The Pan-Caribbean Partnership against HIV and AIDS (PANCAP) says national AIDS programme managers, civil society organization, HIV clinicians and social workers, have participated in a face to face knowledge exchange in the Dominican Republic.
It said that the five-day event, which was undertaken in collaboration with the Integral Orientation and Research Center (COIN) was to provide participants with first-hand experience of COIN’s operations.
“This included a detailed explanation of how the entity has coordinated and collaborated with the Ministry of Health, other civil society organizations and stakeholders in delivering comprehensive HIV services in communities and to key populations.”
COIN is a social interest institution based in the Dominican Republic that implements HIV prevention, care, treatment and support programmes for key populations. The entity has been a key partner of the Ministry of Public Health and Social Assistance (Dominican Republic) and grassroots, community-based organizations in service delivery.
PANCAP said that the learning exchange was spearheaded by Dr Shanti Singh-Anthony, its Knowledge Management Coordinator, who said “there was a wealth of knowledge to be shared with our participants on the Dominican Republic’s national HIV response and COIN’s experience of service delivery, prioritization of key populations and their collaboration with the Ministry of Public Health and Social Assistance and other in-country partners”.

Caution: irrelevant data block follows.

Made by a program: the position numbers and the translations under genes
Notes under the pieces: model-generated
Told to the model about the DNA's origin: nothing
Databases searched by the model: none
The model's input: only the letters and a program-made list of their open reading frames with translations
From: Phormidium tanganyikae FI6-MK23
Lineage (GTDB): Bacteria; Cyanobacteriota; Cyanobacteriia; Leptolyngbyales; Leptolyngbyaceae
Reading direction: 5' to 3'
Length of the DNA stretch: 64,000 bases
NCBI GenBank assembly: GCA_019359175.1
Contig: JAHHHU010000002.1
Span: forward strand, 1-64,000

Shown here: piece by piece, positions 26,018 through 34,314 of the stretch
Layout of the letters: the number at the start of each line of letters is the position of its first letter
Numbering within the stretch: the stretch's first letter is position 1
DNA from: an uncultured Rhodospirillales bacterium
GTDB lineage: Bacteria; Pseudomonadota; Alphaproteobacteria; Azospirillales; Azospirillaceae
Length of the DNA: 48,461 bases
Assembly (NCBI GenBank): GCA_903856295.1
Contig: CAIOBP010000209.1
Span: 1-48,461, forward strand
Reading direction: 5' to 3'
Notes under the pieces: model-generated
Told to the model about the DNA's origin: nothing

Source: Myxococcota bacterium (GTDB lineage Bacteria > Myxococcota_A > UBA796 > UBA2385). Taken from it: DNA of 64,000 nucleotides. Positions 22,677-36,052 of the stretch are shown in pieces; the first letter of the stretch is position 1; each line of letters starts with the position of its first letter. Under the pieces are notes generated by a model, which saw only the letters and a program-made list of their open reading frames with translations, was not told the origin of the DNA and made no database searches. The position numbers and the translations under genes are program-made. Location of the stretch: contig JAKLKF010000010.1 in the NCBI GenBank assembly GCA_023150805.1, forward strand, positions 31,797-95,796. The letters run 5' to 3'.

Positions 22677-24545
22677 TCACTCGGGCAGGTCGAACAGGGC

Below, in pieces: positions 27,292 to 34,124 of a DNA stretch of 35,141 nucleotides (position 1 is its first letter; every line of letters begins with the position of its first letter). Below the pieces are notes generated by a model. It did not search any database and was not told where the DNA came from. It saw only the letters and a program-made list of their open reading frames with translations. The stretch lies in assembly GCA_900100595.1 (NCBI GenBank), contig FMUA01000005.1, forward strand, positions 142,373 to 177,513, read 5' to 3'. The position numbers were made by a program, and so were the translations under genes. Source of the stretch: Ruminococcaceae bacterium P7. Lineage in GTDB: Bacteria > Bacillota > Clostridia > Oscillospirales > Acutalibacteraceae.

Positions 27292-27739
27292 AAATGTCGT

She further explained that the goal of the knowledge exchange was to share successful models of care delivery in reaching key populations with prevention, Antiretrovirals (ARTs) and support services at the national level and for participants to understand the intersection with community-based models.
“Our objective was for participants to experience successful interventions by COIN aimed at reducing stigma and discrimination among key populations and to expose them to the components of COIN’s Pre-Exposure Prophylaxis (PrEP) programme as a new prevention modality,” she added.
The participants from Jamaica, Suriname and Trinidad and Tobago were also challenged to develop country-specific action plans to enhance in-country collaboration among members of the multidisciplinary team.
“The true measure of success will be the degree to which participants implement COIN’s model of care and other best practices within their country context,’ said Dr Singh-Anthony, adding “we would have succeeded when this highly successful model is utilized to improve HIV prevention services to key populations across the region”.